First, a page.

Solutions ProjectGrant Award‘Ghost gear’ – lost or abandoned fishing equipment - is oneof the biggest threats to animals in our oceans. A staggering640,000 tons of ghost gear is left in our oceans each year –more than one ton every minute.Ghost gear is, by far, the deadliest form of marine debris.Ghost gear is four times more likely to impact on marinelife, through entanglement, than all other forms of marinedebris combined. Every year more than 100,000 whales,dolphins, seals and turtles get caught in abandoned or lostfishing nets, lines and traps. Moreover, there is an increasingconsensus that ghost gear is directly responsible for a 10percent decline in fish stock levels globally. Made of durablematerial, ghost gear can take up to 600 years to breakdown.In 2014, World Animal Protection’s Oceans Team, includingJoanna Toole, established the Global Ghost Gear Initiative,a multi-stakeholder public-private partnershipcommitted to driving solutions to the problem of lost andabandoned fishing gear worldwide. In 2019, the stewardshipof the GGGI has rotated from World Animal Protection toOcean Conservancy. The GGGI aims to improve the healthand productivity of marine ecosystems, protect marine life,and safeguard human health and livelihoods. The GGGIcurrently brings together well over 100 partners including thefishing industry, the private sector, academia, governments,intergovernmental and non-governmental organisations.The GGGI’s membership is organised into three integratedworking groups to directly tackle global ghost gear through:i. building evidence;ii. defining best practice and informing policy;iii. catalysing and replicating solutions.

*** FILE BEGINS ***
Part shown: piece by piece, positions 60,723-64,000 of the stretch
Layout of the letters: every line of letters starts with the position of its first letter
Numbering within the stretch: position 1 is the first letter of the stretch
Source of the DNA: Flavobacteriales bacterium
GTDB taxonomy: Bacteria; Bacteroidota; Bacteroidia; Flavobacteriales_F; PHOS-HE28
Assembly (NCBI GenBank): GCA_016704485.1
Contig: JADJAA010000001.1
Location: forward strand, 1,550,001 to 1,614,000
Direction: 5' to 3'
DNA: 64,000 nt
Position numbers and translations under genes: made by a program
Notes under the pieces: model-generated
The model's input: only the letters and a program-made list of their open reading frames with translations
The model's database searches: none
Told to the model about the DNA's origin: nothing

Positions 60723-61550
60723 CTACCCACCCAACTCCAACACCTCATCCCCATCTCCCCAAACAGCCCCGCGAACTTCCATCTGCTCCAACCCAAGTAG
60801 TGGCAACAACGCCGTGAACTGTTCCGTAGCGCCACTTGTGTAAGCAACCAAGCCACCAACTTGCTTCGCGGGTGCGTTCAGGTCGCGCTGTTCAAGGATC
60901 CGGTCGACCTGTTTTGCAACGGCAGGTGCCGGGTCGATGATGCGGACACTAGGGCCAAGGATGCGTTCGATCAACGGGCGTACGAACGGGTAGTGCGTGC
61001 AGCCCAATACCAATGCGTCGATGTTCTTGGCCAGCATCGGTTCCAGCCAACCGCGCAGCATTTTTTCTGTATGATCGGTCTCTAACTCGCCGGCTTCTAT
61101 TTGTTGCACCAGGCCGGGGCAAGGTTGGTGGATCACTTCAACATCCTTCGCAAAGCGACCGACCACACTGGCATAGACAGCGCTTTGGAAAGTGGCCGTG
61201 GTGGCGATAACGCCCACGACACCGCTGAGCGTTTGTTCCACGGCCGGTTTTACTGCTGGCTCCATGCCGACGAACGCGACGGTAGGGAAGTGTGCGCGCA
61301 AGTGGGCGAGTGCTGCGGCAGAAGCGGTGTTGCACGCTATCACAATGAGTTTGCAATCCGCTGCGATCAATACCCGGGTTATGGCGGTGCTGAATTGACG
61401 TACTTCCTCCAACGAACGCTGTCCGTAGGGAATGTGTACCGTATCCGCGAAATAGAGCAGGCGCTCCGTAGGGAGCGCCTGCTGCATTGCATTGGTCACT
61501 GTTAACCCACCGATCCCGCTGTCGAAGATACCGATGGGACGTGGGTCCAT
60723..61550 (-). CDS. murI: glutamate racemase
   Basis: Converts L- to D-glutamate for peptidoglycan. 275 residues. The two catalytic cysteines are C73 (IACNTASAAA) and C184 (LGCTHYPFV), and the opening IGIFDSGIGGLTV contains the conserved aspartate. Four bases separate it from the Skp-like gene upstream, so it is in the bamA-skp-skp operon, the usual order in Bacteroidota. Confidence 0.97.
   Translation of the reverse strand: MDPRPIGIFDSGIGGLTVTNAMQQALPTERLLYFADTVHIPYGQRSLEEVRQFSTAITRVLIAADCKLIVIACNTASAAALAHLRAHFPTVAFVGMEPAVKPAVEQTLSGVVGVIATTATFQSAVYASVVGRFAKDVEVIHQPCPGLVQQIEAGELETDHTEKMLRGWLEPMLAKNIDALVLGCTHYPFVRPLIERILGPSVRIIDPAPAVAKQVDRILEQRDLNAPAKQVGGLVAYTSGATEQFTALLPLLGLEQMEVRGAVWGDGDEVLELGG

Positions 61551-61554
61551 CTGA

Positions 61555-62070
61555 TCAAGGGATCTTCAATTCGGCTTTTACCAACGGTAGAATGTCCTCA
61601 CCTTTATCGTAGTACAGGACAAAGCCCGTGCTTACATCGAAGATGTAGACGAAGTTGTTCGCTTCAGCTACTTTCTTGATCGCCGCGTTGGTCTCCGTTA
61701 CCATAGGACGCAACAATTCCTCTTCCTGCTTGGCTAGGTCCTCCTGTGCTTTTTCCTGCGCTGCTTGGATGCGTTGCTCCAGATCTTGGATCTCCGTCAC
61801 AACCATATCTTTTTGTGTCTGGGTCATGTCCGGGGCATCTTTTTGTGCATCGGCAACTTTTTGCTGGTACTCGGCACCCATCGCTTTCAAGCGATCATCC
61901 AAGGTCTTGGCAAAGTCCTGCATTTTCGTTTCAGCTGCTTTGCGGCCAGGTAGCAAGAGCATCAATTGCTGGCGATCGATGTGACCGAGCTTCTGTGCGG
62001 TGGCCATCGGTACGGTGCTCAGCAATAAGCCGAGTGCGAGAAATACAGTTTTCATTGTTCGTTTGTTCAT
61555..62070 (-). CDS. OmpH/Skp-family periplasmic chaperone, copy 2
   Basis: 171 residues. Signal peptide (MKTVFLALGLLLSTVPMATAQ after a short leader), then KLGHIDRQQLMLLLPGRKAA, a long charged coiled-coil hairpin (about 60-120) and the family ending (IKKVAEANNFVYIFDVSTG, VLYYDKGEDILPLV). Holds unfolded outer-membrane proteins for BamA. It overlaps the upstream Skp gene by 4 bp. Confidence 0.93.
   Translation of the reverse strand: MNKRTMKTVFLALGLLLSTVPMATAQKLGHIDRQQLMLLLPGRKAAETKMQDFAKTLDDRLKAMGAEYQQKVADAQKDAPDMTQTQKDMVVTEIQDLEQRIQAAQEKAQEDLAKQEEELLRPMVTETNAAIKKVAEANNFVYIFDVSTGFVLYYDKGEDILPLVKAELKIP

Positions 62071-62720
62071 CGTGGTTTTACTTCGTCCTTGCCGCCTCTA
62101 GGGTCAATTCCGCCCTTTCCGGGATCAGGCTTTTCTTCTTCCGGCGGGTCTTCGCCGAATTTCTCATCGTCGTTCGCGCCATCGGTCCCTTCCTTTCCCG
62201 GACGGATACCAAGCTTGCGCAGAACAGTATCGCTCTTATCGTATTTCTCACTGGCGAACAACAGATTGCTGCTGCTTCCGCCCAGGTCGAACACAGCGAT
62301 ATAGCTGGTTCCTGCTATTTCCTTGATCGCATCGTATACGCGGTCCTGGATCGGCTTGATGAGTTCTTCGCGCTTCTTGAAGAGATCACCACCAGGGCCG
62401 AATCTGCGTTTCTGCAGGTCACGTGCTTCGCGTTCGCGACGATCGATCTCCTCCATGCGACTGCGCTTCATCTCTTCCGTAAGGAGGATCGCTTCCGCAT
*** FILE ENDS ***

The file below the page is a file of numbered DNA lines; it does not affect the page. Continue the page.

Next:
Opposite page:Loggerhead turtle (Caretta caretta)trapped in an abandoned driftingnet in the Mediterranean sea. Photocredit: Jordi Chias / naturepl.comIn March 2019, a key driving force behind the establishment ofthe GGGI, Joanna Toole, was tragically killed in the EthiopianAirlines crash as she was on her way to further engage theinternational community to address ghost gear and itsenvironmental impacts. In recognition of Joanna’s leading rolein addressing ghost gear and in celebration of her legacy anddedication to her work, World Animal Protection, in closeconsultation with Joanna’s family and friends and the membersof the GGGI, has proposed to establish the Joanna TooleGhost Gear Solutions Award to further the work of the GGGI.The Joanna Toole Ghost Gear Solutions Award will be formallyawarded through the Joanna Toole Foundation (to beestablished) together with the GGGI and will be administeredthrough the GGGI Secretariat.World Animal Protection has committed to finance the awardfor the first three years. Further funding to ensure that the awardprogramme is continued beyond this period will be raisedthrough the Joanna Toole Foundation and with the supportof the GGGI membership. Ideally, the award will be issuedannually and at least until 2030 by which time the GGGIhad envisioned to reach the break-even point where the totalamount of gear lost each year is equal to or smaller than theamount of gear recovered from the ocean. 2030 is also theend point of the Sustainable Development Goals (SDGs) andJoanna was passionate about making a significant contributionto the SDG agenda during her lifetime. It is at this breakevenpoint where the mission of the GGGI and Joanna’s dedicationto deliver truly transformative change to the health of the oceanand the welfare of animal life within it will be achieved.The first Joanna Toole Ghost Gear Solutions Award (at aminimum of 40,000 pending confirmation from additionaldonors) will be awarded to a project designed to tackle theproblem of ghost gear at source, either through the preventionof gear being lost or discarded, or through the removal of ghostgear that is already in the ocean. Project proposals should setout how the project will contribute to building evidence on thescope and impact of ghost gear and/or the development ofsystemic, sustainable solutions to addressing the ghost gearproblem. Ideally, solution projects should be scalable,replicable and sustainable, and underpinned by a commitmentfrom the proposing organization to continue to address ghostgear beyond the project duration.Ultimately the projects will make our ocean a better place something that Jo dedicated her professional life to achieving.Below:World Animal Protection’s JoannaToole holding ghost gear on a beach.Photo credit: World Animal Protection